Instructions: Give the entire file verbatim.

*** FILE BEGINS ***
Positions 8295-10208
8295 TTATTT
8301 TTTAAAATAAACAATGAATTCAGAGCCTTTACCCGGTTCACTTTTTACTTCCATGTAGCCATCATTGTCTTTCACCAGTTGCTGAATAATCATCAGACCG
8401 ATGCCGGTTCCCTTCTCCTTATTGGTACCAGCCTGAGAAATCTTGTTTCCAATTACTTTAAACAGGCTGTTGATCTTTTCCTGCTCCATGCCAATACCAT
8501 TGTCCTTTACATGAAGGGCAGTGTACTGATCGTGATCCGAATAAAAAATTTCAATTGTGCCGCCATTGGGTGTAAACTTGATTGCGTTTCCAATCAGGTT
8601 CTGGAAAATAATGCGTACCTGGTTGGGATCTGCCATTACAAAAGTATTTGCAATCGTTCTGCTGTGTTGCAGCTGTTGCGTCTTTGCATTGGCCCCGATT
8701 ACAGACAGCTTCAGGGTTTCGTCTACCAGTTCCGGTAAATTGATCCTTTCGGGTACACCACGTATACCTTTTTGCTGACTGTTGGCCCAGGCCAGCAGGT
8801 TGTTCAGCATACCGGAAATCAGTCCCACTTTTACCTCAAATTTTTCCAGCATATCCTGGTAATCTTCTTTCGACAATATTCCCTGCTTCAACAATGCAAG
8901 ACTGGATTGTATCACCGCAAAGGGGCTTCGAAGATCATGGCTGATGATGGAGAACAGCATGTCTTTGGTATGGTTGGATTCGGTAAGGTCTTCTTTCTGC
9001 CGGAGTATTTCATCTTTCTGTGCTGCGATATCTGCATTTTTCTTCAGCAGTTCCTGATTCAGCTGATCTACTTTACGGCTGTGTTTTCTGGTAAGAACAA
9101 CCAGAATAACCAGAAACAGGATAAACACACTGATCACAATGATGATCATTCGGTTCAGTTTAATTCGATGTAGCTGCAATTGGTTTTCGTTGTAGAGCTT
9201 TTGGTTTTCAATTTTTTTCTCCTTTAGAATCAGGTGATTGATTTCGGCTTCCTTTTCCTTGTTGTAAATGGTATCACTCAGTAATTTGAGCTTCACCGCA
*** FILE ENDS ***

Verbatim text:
Positions 8295-10208
8295 TTATTT
8301 TTTAAAATAAACAATGAATTCAGAGCCTTTACCCGGTTCACTTTTTACTTCCATGTAGCCATCATTGTCTTTCACCAGTTGCTGAATAATCATCAGACCG
8401 ATGCCGGTTCCCTTCTCCTTATTGGTACCAGCCTGAGAAATCTTGTTTCCAATTACTTTAAACAGGCTGTTGATCTTTTCCTGCTCCATGCCAATACCAT
8501 TGTCCTTTACATGAAGGGCAGTGTACTGATCGTGATCCGAATAAAAAATTTCAATTGTGCCGCCATTGGGTGTAAACTTGATTGCGTTTCCAATCAGGTT
8601 CTGGAAAATAATGCGTACCTGGTTGGGATCTGCCATTACAAAAGTATTTGCAATCGTTCTGCTGTGTTGCAGCTGTTGCGTCTTTGCATTGGCCCCGATT
8701 ACAGACAGCTTCAGGGTTTCGTCTACCAGTTCCGGTAAATTGATCCTTTCGGGTACACCACGTATACCTTTTTGCTGACTGTTGGCCCAGGCCAGCAGGT
8801 TGTTCAGCATACCGGAAATCAGTCCCACTTTTACCTCAAATTTTTCCAGCATATCCTGGTAATCTTCTTTCGACAATATTCCCTGCTTCAACAATGCAAG
8901 ACTGGATTGTATCACCGCAAAGGGGCTTCGAAGATCATGGCTGATGATGGAGAACAGCATGTCTTTGGTATGGTTGGATTCGGTAAGGTCTTCTTTCTGC
9001 CGGAGTATTTCATCTTTCTGTGCTGCGATATCTGCATTTTTCTTCAGCAGTTCCTGATTCAGCTGATCTACTTTACGGCTGTGTTTTCTGGTAAGAACAA
9101 CCAGAATAACCAGAAACAGGATAAACACACTGATCACAATGATGATCATTCGGTTCAGTTTAATTCGATGTAGCTGCAATTGGTTTTCGTTGTAGAGCTT
9201 TTGGTTTTCAATTTTTTTCTCCTTTAGAATCAGGTGATTGATTTCGGCTTCCTTTTCCTTGTTGTAAATGGTATCACTCAGTAATTTGAGCTTCACCGCA